Politics, Business & Culture in the Americas

Weekly Roundup from Across the Americas

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From the Americas Society/Council of the Americas. AS/COA Online’s news brief examines the major—as well as some of the overlooked—events and stories occurring across the Americas. Check back every Wednesday for the weekly roundup.

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The Wait for Washington’s Response on Cuba

Following Havana’s announcement that it would release 52 political prisoners, eyes turned to Washington for a White House response. On Tuesday, the U.S. State Department applauded efforts by the Catholic Church and the Spanish Foreign Ministry to secure the dissidents’ release. “All those released from prison should be free to decide for themselves whether to remain in Cuba or travel to another country,” said a State Department spokesman. The first group of freed prisoners left for Madrid on Tuesday.

In an interview with TIME, AS/COA’s Christopher Sabatini said the limited U.S. response “reflects the surprising policy radio silence we’re so often getting from this White House on Cuba and Latin America in general.”  The article also discusses an AS/COA report, to be published on July 15 in conjunction with the Cuba Study Group and Brookings Institution, that urges the Obama administration to roll back restrictions on U.S. telecommunications links with Cuba.

Join Americas Society and Council of the Americas on July 16—either in person or via live webcast—for a discussion on social media and information technology in Cuba.  Visit http://www.as-coa.org/ on July 15 to access the report.

Read an AS/COA analysis on Cuba’s prisoner release.

Fidel Castro Makes Touted TV Reappearance

Aging former President Fidel Castro made his biggest media appearance in years July 12 during a televised interview with Cuban talk show “Round Table.” Castro talked about the danger of nuclear war in the Middle East rather than the release of 52 Cuban dissidents and his appearance sparked a flurry of questions and coverage. “He’s baaaack,” reported The Christian Science Monitor. The Havana Note pondered various reasons for the TV interview but concluded: “he’s doing this because he’s bored out of his skull and simply wants to jump back into the fight.” Comedy writer Andy Borowitz erroneously predicted that Castro would announce plans to sign with the Miami Heat.

Ingrid Betancourt Reverses Course on Lawsuit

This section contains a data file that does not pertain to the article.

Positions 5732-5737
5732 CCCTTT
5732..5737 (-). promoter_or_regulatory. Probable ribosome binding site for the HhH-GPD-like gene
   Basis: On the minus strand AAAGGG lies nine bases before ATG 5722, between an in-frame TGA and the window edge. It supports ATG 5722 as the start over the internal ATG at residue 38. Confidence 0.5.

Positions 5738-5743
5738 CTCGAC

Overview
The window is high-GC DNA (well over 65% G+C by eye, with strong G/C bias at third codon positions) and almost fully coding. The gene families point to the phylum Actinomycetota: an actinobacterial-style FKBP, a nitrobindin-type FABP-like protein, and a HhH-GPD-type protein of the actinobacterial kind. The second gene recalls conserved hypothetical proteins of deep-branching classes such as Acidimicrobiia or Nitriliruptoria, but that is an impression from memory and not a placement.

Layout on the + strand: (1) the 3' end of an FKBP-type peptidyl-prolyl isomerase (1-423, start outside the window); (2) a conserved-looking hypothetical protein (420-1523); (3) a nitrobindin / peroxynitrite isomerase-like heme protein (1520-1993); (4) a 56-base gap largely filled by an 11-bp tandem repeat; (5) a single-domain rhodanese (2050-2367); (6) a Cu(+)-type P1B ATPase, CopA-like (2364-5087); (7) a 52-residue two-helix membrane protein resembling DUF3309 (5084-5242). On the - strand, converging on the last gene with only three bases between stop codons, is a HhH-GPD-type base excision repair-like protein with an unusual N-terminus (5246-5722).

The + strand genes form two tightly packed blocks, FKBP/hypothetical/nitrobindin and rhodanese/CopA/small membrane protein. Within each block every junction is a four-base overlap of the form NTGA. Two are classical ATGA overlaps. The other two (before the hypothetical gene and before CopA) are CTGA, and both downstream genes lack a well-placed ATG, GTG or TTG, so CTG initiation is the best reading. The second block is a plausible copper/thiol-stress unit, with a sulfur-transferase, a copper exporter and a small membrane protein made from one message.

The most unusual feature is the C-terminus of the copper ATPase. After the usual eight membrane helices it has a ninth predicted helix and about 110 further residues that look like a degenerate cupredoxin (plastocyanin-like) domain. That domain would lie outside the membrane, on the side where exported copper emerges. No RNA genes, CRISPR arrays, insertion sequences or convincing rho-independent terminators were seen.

Two years after her dramatic rescue, former presidential candidate Ingrid Betancourt filed a suit requesting compensation of $7 million from the Colombian government for damages suffered during her six years in FARC captivity. But, after drawing criticism from local and international media, Betancourt dropped her claim. In an interview with Caracol TV, Betancourt argued that her claim did not constitute an attack on the government but served as a way for Colombians to “understand the need for compensating victims of terrorism.”

Haiti Reconstruction Officially Begins

Six months after the earthquake, Haiti began the reconstruction phase of its recovery. At a ceremony outside the presidential palace, President René Préval unveiled plans for the removal of debris and reconstruction of the country. UN officials also pressed donor countries to release more of the funds pledged to Haiti. The Miami Herald’s Haiti website features ongoing multimedia coverage of the rebuilding process. An InterAction map highlights hundreds of development and recovery projects in Haiti.

Wagering on the DOJ’s Case against the AZ Immigration Law

We can’t take bets on this because it’s illegal and probably immoral,” write the authors of The Houston Chronicle’s Immigration Chronicles blog in a post about whether a U.S. Department of Justice’s lawsuit will succeed in blocking implementation of Arizona’s controversial immigration law. Legal experts interviewed wager that the case will achieve its end before the July 29 implementation of the legislation.

Read an AS/COA analysis of the Justice Department’s federal case against Arizona.

Campaigns Launched for Brazil Vote

Last week marked the official start of campaigns in Brazil’s presidential race, with elections scheduled for October 3. Ten candidates are competing, but the two frontrunners are Dilma Rousseff, former chief of staff for current President Luiz Inácio Lula da Silva, and ex-Governor of São Paulo José Serra. Sylvie Stein writes in Foreign Policy’s Passport blog that, given Lula’s high approval rating, “each [candidate] is fighting tooth and nail to prove one thing: that he or she is the most cautious, the most predictable, the most moderate candidate of them all.”

Rio-São Paulo Bullet Train: Let the Bidding Begin

Brazilian President Luiz Inácio Lula da Silva opened up the bidding process for building bullet-train service between São Paulo and Rio de Janeiro. The project, estimated to carry an $18.75-billion price tag, should be concluded by the time Brazil hosts the 2016 Olympics. Bidding closes in December.

Plan Colombia Marks Tenth Anniversary

Colombia Reports takes a look at Plan Colombia, the U.S.-funded antinarcotics project, which began its tenth year on Tuesday. During the tenure of the $8 billion-program, Colombia saw an 84 percent decrease in terrorist attacks and an 88 percent drop in kidnappings while foreign investment has doubled since 2002. However, some criticize the plan for displacing drug production to neighboring countries rather than achieving eradication.

Colombia Invites Presidents of Ecuador, Venezuela to Inauguration

Setting a new tone in diplomatic relations with its neighbors, Colombia invited Presidents Hugo Chávez of Venezuela and Rafael Correa of Ecuador to the August 7 inauguration of Juan Manuel Santos. Relations between Bogota and the other two countries have been rocky since Colombia staged a 2008 attack on a FARC guerilla camp just inside Ecuadoran territory.